Overall, this is a very nice album, still obtainable, and a great example of the singer/songwriter style of RPI. Although not as rock-related as Fucci's later work with LE MANI, this is a fine work and easily deserves three stars.

 Claudio Fucci by FUCCI, CLAUDIO album cover Studio Album, 1974
2.70 | 10 ratings

Claudio Fucci
Claudio Fucci Rock Progressivo Italiano

Review by Finnforest
Special Collaborator Honorary Collaborator

3 stars A rare album of folky, gorgeous, pastoral Italian music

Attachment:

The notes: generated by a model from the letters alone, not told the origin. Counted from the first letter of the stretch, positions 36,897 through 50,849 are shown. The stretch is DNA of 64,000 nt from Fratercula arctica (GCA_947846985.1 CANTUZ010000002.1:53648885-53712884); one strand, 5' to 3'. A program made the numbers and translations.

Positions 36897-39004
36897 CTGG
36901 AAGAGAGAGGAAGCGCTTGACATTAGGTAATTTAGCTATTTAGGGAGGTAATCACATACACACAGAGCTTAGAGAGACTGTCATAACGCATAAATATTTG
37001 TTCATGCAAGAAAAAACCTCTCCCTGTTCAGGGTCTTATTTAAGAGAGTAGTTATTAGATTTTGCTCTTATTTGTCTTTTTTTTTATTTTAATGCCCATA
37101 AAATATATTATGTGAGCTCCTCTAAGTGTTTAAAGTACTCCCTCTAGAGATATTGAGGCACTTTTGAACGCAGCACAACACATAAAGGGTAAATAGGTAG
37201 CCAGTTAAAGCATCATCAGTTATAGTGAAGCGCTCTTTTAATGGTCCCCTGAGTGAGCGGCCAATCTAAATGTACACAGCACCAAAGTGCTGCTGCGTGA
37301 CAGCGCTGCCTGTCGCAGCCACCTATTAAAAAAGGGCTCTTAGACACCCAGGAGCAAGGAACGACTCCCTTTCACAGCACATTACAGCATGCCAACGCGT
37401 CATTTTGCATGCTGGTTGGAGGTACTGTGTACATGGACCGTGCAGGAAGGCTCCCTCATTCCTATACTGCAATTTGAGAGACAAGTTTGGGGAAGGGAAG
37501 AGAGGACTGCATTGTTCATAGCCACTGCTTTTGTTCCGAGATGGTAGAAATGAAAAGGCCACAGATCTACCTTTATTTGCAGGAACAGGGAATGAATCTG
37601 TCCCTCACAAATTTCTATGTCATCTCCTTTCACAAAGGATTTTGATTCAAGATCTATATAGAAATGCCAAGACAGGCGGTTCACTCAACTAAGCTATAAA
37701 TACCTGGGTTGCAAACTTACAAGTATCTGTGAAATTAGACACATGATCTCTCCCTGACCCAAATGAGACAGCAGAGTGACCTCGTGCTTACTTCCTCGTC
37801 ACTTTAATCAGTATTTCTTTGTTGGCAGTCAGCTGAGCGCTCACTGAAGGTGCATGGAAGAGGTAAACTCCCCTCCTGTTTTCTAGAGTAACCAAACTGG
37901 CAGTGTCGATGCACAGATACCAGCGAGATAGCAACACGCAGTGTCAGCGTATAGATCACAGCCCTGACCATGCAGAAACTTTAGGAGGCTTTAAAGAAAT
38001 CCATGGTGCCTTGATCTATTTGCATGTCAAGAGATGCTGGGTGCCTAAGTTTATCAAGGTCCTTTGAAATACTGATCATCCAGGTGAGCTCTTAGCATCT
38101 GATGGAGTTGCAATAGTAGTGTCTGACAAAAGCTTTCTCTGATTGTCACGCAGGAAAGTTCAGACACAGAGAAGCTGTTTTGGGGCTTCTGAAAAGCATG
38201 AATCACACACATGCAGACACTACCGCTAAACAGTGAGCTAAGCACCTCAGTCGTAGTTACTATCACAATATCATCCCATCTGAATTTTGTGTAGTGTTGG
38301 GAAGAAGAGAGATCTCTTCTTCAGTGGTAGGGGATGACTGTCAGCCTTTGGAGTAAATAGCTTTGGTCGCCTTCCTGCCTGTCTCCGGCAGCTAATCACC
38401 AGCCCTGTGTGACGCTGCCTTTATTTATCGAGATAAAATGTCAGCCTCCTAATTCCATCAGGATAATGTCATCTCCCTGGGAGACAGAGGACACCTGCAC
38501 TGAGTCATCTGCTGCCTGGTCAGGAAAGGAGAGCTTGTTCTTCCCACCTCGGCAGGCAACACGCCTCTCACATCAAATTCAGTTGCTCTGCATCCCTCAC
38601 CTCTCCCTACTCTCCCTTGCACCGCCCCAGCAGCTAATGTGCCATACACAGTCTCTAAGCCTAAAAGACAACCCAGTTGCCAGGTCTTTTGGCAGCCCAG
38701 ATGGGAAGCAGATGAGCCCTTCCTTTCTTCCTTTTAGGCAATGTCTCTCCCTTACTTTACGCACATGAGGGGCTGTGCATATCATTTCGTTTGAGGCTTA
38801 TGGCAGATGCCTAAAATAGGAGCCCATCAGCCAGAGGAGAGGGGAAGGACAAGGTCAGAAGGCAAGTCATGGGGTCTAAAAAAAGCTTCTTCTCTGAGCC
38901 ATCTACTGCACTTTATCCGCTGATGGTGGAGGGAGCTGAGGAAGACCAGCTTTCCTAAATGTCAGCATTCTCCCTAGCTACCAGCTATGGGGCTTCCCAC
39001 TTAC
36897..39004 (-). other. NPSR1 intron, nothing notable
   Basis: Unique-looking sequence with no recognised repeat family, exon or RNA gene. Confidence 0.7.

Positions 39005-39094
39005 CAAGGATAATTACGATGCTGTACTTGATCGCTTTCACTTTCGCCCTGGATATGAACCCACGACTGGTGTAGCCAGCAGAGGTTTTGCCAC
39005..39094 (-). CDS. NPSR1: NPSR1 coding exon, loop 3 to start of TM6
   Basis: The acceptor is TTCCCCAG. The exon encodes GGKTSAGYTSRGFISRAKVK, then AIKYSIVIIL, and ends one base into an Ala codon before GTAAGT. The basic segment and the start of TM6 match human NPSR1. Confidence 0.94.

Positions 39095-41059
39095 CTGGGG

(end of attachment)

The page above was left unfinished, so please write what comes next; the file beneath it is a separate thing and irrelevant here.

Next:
Claudio Fucci is an Italian musician born in 1952 who began writing songs in the 1960s before becoming involved in the 1970s Italian scene. After collaborating with Come Le Foglie and Banco he released this self-titled album in 1974 on the Trident label. Among the musicians on the album is the keyboardist Dario Piana with whom Fucci would work on the Le Mani project which you can also read about on this site. Produced by Fucci's friend Eugenio Finardi, "Claudio Fucci" is really a sweet little gem of an album. While frankly not as progressive or groundbreaking as other bands on the scene, the album could more accurately be described as somewhat folk-rock with an Italian Symphonic Prog influence, especially on the latter half of the album.